Omicron Batters Already Strained U.S. Hospitals
U.S. hospitals continue to reel from the pressure posed by the ongoing pandemic, facing critical workforce shortages and rising labor costs that amount to a "national emergency," hospital executives say.
Nearly 1,400 hospitals -- 31% of the nation's total -- are on the verge of critical staffing shortages, according to the American Hospital Association (AHA). In 12 states, 40% or more of hospitals are in the midst of a workforce shortage.
Many hospitals have had to stop performing certain procedures, shut down specific care units, and even divert patients to other facilities due to these staff shortages, the hospital association said.
The Henry Ford Health System in Detroit currently has 75 beds closed because there aren't enough health care workers, said Wright Lassiter, the system's president and CEO.
"That number was as high as 150 beds just 30 days ago," Lassiter said during a Tuesday media briefing held by the hospital association.
The staffing shortage has caused labor costs to rise for hospitals, particularly as health systems are forced to turn to contract labor firms like nurse staffing agencies to fill the gaps, the AHA says.
In some areas, pay rates for temp nurses have been as high as $240 an hour or more, prompting the hospital association to ask that the federal government look into allegations of price gouging.
"We continue to urge the Federal Trade Commission to investigate the conduct of nurse staffing agencies that are engaged in anti-competitive behavior," Rick Pollack, president and CEO of the American Hospital Association, said during the briefing. "These firms have exploited the severe shortage of health care personnel during the pandemic by charging exorbitant rates, often two to three times the pre-pandemic amount."
Job postings for nurses increased 45% between January 2020 and January 2022, and by 41% for other clinical staff during the same period, the AHA says.
And it's expected that 500,000 nurses will leave the workforce in 2022, bringing the overall national shortage up to 1.1 million nurses, according to Bureau of Labor Statistics numbers cited by the AHA.
COVID-19 fatigue is behind much of the talent drain, hospital execs say.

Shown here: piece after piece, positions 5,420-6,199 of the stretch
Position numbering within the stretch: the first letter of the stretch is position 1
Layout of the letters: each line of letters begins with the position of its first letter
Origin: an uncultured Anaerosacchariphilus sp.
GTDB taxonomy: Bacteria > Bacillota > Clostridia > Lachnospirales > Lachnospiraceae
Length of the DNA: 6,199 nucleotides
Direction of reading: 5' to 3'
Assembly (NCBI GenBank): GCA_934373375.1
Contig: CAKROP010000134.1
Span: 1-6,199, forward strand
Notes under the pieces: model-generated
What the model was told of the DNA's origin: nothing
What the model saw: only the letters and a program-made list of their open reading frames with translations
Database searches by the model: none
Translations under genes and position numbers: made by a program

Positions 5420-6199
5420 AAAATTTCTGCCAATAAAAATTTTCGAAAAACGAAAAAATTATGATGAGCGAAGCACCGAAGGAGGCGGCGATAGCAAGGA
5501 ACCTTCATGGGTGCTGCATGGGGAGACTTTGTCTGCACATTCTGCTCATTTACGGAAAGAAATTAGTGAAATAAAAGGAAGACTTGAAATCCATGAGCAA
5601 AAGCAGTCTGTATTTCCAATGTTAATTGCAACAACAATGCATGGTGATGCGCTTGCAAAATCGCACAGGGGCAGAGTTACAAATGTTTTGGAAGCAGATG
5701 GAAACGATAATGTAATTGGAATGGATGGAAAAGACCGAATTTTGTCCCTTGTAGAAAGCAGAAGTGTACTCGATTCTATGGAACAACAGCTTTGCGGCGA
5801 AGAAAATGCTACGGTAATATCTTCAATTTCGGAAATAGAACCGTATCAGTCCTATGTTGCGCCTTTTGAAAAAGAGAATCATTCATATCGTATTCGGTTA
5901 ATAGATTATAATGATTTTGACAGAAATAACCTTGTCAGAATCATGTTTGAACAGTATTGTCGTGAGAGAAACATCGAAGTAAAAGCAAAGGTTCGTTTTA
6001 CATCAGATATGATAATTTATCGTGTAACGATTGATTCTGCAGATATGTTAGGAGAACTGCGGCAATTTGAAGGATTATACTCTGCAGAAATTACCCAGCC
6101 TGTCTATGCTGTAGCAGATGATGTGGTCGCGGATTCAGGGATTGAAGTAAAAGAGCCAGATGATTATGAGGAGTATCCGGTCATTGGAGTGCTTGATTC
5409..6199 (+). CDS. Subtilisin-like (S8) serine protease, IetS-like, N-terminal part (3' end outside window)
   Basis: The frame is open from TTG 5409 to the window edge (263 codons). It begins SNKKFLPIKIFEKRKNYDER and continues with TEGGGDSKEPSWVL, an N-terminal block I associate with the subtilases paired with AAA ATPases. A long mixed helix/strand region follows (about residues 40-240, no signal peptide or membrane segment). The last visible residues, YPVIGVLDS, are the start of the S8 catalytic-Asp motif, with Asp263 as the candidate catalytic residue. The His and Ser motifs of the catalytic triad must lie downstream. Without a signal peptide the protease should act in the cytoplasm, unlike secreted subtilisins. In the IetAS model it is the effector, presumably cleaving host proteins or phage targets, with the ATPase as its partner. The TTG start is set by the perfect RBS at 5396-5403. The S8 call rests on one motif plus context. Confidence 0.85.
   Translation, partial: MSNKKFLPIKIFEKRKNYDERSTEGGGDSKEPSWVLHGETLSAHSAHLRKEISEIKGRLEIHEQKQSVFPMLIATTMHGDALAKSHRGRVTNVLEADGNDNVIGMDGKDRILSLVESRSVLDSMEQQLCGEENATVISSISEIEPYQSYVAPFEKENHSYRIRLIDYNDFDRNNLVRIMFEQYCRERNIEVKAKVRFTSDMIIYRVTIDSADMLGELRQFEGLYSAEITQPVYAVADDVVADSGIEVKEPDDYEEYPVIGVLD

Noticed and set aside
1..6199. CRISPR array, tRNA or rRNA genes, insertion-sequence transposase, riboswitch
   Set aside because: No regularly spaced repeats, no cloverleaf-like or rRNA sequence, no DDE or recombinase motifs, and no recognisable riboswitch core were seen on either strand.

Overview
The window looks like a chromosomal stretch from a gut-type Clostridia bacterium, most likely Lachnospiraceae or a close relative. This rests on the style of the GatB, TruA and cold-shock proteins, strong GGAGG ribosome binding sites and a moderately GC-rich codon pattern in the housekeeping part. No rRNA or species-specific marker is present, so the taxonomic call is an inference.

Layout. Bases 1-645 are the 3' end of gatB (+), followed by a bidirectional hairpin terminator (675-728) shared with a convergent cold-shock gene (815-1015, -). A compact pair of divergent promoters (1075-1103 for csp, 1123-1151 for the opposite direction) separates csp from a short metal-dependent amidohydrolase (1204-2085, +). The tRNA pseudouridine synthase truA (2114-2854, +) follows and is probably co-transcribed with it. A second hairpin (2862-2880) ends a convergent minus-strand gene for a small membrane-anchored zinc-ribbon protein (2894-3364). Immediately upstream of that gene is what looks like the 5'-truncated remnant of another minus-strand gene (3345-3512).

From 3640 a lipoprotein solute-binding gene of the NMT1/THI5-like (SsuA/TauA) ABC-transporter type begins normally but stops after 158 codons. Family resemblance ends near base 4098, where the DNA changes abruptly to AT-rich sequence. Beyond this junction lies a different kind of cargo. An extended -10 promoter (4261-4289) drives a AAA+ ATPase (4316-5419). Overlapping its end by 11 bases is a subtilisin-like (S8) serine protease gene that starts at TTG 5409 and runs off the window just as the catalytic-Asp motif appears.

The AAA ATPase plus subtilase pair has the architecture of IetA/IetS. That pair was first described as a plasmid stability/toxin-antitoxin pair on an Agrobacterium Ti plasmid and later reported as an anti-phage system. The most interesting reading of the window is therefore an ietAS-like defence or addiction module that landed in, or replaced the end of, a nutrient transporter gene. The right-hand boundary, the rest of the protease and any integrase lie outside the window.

Lassiter noted that there's been a 600% increase in staff requesting support from his health system's Employee Assistance Program, which helps employees who are dealing with personal problems or emotional issues.
"The cumulative effect on our staff cannot be understated," Bruce Flanz, president and CEO of the MediSys Health Network in Queens, N.Y., said during the briefing. "They are understandably tired, exhausted and many are burned out. This is despite all of the wellness support that we have provided. The pandemic has caused many resignations and many early retirements."
Vaccine mandates have meant the loss of some personnel, but relatively few, Flanz added.
"We had to separate with 78 of our 6,500 employees, which meant that 99% of our employees were vaccinated at that time," Flanz said. "We believed this helped tremendously during this current wave because we still had a number of our workforce out due to COVID -- that number is approximately 3%, on average."
At the same time, patients are staying in the hospital longer. The average patient length of stay has increased 8.8% compared to pre-pandemic levels, the hospital association said.
To keep up, about 95% of America's health care facilities have had to hire staff from contract labor firms, the AHA said. Respiratory therapists are particularly in demand among hospitals.
Because supply is scarce and demand is at an all-time high, the contract labor firms have hospitals over a barrel. There's been a 67% increase in the advertised pay rate for temp ("travel") nurses between January 2020 and January 2022, and hospitals often are billed an additional 30% over those pay rates by staffing firms.
The AHA is asking Congress to help hospitals deal with this staffing and financial crisis by adding $25 billion to the Provider Relief Fund set up in the midst of the pandemic.
The fund initially held $178 billion allocated to all providers, along with a separate $8.5 billion targeted to rural providers.
But most of those funds had been allocated before the last two waves of COVID-19 crashed across America, the AHA says.
"No distributions have been made or announced for expenses related to the Delta or Omicron variant surges," despite steep increases in cases, hospitalizations and deaths, Pollack said.
The American Association of Colleges of Nursing has more on the nursing shortage.
SOURCES: Rick Pollack, President and CEO, American Hospital Association; Wright Lassiter, President and CEO, Henry Ford Health System, Detroit; Bruce Flanz, President and CEO, MediSys Health Network, Queens, New York